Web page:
Do you have a Word document, or have you received a Word document from someone, and now you need to create a PowerPoint presentation based on the content from the Word document?
Of course, you can copy and paste content as needed, or you could create a new PowerPoint presentation while continuously referring to the Word document, but what if there was a feature that lets you achieve this task with just a few clicks? Would such a feature be of interest to you?
There is indeed such a feature that Microsoft has introduced in Word and PowerPoint versions for the Web. Yes, these are the browser-based versions that you can access via your OneDrive or SharePoint accounts. In this quick video walkthrough, we are using OneDrive.
You first open your document using Word for the Web. Try and format titles as Headings styles. We used one Heading 1 and one Heading 2 style. As you can see, we also have some paragraphs of text and a numbered list. We also have a picture in this Word document.
Now, choose the File | Export menu option, and choose the Export to PowerPoint presentation option. Note that this option is listed as a preview option, which means that continuous changes and improvements are being made to this feature as we speak.
We chose this option, and Word fetched some PowerPoint themes. We can choose any of these themes, and if none of them seems suitable for your slides, select something that’s closest to what you want. Note that there is also the default Office Theme option. Also, you are notified that nothing other than your text will be transferred to PowerPoint slides. This notification essentially means that the picture we already have within our Word document won’t be part of the PowerPoint slides. Charts, SmartArt, or tables in your Word document will not be available as well. That’s not a huge problem, and we will show you how to overcome this limitation soon.
So, now we choose one of these themes and click the Export button. Word starts working by preparing and summarizing the content. And since we had a reasonably small Word document, it did not take too long at all. Our presentation is ready, and we can view it by clicking the Open Presentation button.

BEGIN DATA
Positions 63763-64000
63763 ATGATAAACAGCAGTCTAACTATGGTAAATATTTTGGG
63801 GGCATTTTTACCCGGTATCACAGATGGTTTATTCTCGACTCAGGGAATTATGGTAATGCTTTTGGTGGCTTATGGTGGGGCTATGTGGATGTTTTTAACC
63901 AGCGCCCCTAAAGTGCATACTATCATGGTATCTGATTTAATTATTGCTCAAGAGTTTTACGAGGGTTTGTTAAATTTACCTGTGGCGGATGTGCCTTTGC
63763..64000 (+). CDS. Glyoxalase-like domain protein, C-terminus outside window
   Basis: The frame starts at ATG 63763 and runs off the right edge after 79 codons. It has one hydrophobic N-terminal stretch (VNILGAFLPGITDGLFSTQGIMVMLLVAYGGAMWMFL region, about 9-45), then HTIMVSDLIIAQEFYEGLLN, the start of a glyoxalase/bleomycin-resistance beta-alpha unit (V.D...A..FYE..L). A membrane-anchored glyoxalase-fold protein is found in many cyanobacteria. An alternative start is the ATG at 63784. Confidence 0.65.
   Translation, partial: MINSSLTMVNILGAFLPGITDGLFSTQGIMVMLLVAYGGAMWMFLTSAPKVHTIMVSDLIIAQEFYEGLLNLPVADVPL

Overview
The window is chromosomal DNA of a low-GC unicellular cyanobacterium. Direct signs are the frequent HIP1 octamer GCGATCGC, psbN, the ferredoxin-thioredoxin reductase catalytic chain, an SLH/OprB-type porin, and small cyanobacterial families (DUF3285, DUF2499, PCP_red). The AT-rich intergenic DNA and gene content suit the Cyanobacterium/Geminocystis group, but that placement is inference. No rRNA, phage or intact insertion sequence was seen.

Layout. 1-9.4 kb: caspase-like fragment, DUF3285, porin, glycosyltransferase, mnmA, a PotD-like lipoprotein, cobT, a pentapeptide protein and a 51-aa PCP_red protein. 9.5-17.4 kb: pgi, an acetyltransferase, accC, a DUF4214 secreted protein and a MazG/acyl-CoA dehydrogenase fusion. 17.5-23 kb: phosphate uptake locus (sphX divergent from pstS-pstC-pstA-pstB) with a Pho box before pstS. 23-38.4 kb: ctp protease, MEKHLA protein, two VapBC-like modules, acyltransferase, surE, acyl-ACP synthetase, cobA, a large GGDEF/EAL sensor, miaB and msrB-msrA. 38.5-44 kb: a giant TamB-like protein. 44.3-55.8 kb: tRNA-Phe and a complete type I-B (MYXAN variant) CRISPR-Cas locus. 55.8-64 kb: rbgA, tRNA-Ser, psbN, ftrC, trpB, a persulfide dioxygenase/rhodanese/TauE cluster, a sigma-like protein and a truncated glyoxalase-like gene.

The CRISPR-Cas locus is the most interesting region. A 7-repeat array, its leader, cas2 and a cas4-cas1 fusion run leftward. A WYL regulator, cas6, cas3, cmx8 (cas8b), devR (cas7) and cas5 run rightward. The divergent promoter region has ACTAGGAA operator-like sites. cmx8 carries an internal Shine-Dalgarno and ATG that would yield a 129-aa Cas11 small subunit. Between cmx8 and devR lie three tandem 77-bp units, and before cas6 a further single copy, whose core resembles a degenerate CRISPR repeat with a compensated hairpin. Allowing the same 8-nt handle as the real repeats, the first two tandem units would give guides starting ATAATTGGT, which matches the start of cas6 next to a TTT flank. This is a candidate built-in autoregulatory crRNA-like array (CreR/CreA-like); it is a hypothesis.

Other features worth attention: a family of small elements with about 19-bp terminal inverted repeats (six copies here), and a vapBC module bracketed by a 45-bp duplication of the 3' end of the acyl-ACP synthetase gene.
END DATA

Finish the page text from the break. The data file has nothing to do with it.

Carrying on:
So, here are the slides. The Heading 1 text is now the slide title in the first slide, and the Heading 2 text is the slide title of the second slide. Also, all content within our numbered list is the body text of the second slide.
What has not made it from the Word document to the PowerPoint slides? First of all, the picture has not made it. Additionally, text apart from the Heading styles and the numbered list has also not made it to the PowerPoint slides.
What’s Used? What’s Ignored?
We connected with Mohit Anand, Senior Product Manager for PowerPoint, to ask him a related question.
Geetesh: Mohit, why is some text ignored in the Word to PowerPoint feature available in Office for the Web? What determines the text content that’s used in the PowerPoint slides, and the text content that is ignored?
Mohit: We use AI to learn which parts of a document are salient and need to be represented in a slide deck as a starting point for building a presentation. We are still refining the models to make them more accurate and improve coverage.
We really appreciate the feedback we are getting from our customers which we will incorporate into our plans for improvements.
This omission is easy to remedy. However, let us first change the theme of the presentation. Then, you will have to do some housekeeping. Next, we copy the picture from the Word document and paste it into PowerPoint. You can similarly copy charts, SmartArt graphics, and tables and paste them onto your PowerPoint slides.
You can copy and paste the text onto existing slides or new slides as needed for the remaining text content.
So, how is this feature? Well, it’s a work in progress, and I’ve seen it evolve from something much more fundamental to what you see today.
It’s a great option to get started and saves you hours of work, especially if you have a long Word document. However, you must be prepared to do some housekeeping in Word and fine-tuning within PowerPoint, which really won’t take too long because your slides would have been created, and your slide titles would be in place.
Overall, do play with this feature and experience how artificial intelligence is working behind the scenes.